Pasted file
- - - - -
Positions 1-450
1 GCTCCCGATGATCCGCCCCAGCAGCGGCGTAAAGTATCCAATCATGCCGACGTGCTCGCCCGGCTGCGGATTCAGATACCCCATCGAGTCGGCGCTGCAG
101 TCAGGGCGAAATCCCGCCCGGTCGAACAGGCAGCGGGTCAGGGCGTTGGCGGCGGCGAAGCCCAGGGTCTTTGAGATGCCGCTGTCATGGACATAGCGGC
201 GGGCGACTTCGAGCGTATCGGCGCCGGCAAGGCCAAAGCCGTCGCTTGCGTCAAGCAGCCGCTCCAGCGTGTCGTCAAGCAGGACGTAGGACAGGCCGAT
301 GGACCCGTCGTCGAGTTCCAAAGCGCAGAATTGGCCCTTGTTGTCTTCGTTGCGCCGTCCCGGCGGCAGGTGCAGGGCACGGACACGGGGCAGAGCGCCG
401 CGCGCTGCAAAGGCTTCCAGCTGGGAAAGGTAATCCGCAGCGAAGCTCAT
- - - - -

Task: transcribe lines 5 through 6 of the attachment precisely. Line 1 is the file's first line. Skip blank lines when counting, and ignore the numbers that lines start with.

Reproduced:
301 GGACCCGTCGTCGAGTTCCAAAGCGCAGAATTGGCCCTTGTTGTCTTCGTTGCGCCGTCCCGGCGGCAGGTGCAGGGCACGGACACGGGGCAGAGCGCCG
401 CGCGCTGCAAAGGCTTCCAGCTGGGAAAGGTAATCCGCAGCGAAGCTCAT